Travelling and Different Voltage

Traveling and Voltage

There are so many things to consider when traveling overseas, everything from where to go and what to do to the differences in countries. A traveler must also be aware of differences between where they are from to where they are traveling. One of the biggest differences between the United States and other countries is the electrical currents.

Countries that use 220-240 volts:
Europe and a lot of other countries use 220-240 volts and run at 50 Hertz. The United States, American Samoa, Anguilla, Aruba, Bahamas, Barbados, Bermuda, the British Virgin Islands, Canada, the Cayman Islands, Colombia, Costa Rica, Curacao, Dominican Republic, Ecuador, El Salvador, Guam, Honduras, Jamaica, Japan, Liberia, the Marshall Islands, Mexico, Federated States of Micronesia, Nicaragua, Palau, Panama, Puerto Rico, Saba, Saint Maarten, Taiwan, Trinidad and Tobago, Turks and Caicos Island, US Virgin Islands, and Venezuela use 100-127 volts and 60 Hertz. There are a few countries that have certain areas that use both sets of volts; such as, Brazil, Cuba, Guyana, Saint Eustatius and Suriname. If going to one of the countries that do not use the 100-127 volts, a person must buy a plug, that can allow the devices you bring to turn into a dual-voltage appliance, (or if you are leaving one of these countries that uses 220-240 volts and going to a country that uses 100-127 volts). The person should also check if their appliances have a converter of their own, inside of the appliance and switch it on.

A small history about Electricity:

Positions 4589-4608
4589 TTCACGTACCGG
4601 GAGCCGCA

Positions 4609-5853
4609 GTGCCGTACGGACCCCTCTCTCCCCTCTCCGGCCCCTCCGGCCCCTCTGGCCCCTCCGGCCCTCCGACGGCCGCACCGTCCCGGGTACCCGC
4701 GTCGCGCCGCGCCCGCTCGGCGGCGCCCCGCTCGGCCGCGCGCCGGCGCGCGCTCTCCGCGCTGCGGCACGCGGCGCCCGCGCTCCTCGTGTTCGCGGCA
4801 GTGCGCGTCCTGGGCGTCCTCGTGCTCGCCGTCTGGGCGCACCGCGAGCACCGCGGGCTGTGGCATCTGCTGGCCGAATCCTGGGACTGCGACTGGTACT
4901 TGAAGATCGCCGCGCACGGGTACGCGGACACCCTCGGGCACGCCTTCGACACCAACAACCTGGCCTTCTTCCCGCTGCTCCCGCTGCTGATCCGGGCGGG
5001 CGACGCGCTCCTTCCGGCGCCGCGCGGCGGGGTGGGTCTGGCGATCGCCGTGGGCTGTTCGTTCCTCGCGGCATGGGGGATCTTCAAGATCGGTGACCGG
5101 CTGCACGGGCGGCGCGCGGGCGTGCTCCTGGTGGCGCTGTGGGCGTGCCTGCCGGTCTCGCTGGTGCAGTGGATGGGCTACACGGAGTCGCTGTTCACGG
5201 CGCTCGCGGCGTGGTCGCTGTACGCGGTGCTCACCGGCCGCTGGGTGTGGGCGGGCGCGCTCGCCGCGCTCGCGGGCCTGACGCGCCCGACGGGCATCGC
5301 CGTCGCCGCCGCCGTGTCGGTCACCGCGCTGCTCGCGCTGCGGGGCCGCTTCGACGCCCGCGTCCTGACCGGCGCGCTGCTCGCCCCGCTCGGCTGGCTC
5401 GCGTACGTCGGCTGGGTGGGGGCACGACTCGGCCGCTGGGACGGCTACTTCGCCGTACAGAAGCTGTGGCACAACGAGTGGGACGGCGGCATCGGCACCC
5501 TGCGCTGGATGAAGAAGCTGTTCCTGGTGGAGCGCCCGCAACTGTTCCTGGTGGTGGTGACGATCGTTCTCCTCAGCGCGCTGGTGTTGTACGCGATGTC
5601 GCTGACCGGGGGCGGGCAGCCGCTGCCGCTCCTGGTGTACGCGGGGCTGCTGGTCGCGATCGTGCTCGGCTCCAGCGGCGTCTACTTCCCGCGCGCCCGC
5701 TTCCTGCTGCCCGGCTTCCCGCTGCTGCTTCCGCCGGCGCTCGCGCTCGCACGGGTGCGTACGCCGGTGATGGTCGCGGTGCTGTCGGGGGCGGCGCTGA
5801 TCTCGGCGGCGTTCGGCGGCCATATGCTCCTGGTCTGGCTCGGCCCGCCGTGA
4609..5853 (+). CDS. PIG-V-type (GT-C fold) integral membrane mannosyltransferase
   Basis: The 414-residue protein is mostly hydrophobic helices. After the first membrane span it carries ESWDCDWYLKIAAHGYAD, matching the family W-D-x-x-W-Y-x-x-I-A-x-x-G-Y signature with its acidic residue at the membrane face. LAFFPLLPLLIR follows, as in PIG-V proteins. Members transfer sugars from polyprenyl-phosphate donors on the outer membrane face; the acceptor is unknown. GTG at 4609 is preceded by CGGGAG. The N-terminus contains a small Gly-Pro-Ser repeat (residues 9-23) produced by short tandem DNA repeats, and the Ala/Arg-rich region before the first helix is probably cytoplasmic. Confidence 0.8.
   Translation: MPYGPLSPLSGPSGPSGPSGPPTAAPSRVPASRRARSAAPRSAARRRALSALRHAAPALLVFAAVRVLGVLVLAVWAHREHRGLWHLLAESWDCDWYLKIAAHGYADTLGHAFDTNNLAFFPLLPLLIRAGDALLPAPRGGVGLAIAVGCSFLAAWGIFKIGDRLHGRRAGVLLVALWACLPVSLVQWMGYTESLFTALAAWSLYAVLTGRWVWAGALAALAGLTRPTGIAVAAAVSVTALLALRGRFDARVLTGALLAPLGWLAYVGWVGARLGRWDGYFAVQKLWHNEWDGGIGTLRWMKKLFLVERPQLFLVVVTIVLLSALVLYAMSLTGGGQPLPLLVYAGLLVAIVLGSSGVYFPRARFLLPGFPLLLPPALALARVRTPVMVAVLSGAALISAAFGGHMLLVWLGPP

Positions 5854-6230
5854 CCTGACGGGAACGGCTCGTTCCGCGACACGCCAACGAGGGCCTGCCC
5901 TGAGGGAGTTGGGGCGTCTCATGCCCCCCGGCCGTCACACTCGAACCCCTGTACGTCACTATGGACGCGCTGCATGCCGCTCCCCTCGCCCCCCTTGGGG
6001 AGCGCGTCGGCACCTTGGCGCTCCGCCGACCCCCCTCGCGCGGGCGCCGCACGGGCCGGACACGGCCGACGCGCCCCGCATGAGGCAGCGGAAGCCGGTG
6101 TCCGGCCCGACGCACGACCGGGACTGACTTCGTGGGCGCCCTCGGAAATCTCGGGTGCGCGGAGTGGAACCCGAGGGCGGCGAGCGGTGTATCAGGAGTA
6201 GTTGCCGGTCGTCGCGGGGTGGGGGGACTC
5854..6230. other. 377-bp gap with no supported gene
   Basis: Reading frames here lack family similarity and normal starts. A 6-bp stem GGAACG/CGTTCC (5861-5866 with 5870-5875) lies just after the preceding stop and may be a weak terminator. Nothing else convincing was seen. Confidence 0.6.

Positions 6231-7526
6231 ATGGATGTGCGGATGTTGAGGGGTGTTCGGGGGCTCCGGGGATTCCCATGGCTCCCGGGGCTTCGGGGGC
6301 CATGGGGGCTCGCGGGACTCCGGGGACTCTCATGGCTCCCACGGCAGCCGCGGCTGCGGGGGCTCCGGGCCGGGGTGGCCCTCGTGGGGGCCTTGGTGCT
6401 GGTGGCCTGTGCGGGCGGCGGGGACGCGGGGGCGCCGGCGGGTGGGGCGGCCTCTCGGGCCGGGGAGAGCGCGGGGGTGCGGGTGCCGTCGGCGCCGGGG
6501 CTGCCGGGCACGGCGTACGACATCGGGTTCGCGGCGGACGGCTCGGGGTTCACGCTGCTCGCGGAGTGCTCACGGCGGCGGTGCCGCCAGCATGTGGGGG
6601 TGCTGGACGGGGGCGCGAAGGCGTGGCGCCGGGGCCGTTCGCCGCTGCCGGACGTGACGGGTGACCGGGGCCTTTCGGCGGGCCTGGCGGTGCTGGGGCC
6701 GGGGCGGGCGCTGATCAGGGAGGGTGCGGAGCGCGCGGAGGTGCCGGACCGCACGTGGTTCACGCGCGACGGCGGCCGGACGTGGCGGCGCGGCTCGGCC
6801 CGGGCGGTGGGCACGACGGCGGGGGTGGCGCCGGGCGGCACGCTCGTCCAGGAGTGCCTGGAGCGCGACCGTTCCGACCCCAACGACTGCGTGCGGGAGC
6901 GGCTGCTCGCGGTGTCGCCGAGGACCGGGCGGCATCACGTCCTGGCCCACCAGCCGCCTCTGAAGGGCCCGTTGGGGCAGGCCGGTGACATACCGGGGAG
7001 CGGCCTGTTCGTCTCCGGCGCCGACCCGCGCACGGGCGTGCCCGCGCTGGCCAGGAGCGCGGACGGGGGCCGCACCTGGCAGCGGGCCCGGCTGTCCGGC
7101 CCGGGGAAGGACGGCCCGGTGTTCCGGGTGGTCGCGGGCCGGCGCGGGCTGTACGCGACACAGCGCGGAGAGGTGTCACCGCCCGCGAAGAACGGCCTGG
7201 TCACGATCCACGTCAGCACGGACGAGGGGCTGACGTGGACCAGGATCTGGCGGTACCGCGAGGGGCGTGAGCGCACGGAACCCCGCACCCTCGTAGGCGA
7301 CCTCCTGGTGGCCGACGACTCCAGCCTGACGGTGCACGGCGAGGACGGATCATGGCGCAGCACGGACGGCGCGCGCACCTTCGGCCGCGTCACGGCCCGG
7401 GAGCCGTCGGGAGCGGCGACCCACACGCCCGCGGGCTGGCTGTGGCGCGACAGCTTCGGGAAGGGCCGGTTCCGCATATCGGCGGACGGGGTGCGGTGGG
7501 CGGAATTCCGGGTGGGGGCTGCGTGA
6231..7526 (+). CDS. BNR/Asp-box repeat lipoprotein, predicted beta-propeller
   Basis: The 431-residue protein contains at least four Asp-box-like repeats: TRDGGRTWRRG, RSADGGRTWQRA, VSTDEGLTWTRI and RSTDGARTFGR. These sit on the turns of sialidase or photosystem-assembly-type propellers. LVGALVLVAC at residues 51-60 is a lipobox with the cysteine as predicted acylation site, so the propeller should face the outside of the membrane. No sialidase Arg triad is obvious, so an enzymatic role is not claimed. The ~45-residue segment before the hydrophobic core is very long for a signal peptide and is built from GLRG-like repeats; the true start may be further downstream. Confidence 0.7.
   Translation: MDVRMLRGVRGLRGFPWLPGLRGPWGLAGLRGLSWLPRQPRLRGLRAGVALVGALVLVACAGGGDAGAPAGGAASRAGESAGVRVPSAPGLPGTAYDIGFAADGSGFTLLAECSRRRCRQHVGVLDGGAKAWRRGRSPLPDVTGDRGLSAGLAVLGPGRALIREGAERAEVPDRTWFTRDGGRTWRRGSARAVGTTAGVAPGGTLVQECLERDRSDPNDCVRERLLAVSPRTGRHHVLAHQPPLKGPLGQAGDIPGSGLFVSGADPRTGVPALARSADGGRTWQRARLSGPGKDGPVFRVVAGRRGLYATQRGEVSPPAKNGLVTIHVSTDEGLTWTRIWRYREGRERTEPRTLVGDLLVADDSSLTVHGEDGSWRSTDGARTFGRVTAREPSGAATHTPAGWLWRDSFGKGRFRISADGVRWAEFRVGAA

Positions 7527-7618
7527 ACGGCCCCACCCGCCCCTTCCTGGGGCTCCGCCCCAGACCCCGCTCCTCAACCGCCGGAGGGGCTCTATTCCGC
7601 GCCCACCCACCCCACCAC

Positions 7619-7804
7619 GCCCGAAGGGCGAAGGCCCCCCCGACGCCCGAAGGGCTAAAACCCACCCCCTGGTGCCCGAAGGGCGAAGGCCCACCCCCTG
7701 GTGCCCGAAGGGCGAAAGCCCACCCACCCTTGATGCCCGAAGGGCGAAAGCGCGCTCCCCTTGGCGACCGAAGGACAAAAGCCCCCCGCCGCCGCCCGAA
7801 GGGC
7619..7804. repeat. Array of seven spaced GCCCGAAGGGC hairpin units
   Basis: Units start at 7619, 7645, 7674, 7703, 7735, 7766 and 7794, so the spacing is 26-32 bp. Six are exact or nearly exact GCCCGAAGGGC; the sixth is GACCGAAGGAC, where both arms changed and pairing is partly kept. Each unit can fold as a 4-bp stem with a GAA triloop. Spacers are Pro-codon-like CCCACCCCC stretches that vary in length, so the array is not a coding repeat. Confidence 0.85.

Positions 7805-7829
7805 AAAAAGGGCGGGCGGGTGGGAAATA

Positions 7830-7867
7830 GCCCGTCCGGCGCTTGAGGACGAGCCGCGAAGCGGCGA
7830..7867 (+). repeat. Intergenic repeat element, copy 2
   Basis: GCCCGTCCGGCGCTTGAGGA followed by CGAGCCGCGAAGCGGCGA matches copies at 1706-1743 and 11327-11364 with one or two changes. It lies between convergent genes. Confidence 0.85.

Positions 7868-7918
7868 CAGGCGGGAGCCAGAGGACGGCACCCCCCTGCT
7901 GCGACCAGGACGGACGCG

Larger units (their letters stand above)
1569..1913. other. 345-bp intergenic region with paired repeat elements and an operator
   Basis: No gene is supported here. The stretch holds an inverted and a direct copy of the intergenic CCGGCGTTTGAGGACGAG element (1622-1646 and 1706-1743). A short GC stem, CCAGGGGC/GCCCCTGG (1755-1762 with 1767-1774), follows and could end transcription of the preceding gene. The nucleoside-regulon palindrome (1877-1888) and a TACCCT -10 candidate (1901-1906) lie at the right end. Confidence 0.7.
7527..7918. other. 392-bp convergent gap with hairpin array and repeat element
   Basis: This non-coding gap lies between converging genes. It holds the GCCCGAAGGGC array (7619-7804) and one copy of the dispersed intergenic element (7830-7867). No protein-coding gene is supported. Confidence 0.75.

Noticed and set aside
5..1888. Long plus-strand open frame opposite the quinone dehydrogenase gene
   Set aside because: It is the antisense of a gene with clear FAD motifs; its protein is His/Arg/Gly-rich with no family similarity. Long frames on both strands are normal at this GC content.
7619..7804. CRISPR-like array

There were two men who were working on creating voltage and frequency, Thomas Edison and Nikola Tesla. Tesla found that 60 Hertz was the best frequency for alternating current (AC) and liked using 240 volts. Edison produced direct currents (DC). DC ran at 110 volts; however, it couldn’t provide the distance that AC couldn’t.

When Europe’s first generating company AEG starting producing electricity, they had a monopoly on it. AEG decided to use a frequency of 50 Hertz because it worked better with their measurement system. Until after World War 2, Britain had sporadic electricity, so they started using the 50 Hertz cycle. This seemed to be problematic though as the 50 Hertz cycle is 20 percent less effective with its generation, along with being 10 to 15 percent less effective with its transmission.

Around the 1950s and 1960s, Europe went from 120V to the 240V. It was necessary to increase the voltage because it would bring more power, and it also created less current loss and drops in voltage. The United States wanted to change as well; however, most houses in the United States had fridges, washing machines and other appliances that would cost more to replace. This was not the case in Europe, as most houses did not have them. The United States has had problems because they did not change their voltage; such,
as houses that are too close to transformers light bulbs, will burn out quickly and homes that are too far from the transform do not have enough voltage. In newer houses, some appliances run on 240 V (like washing machines and ovens). A traveler should not use European appliances s in these outlets, because European 240 V is a single-phase, while the United States 240 V is a two-phase system.

These are a few things to consider before traveling to another country. There are quite a few devices a person can buy to convert their American devices, so they can work in foreign countries (or vice versa). The traveler should check which country they are traveling to before they leave, so they know which adapter to buy.

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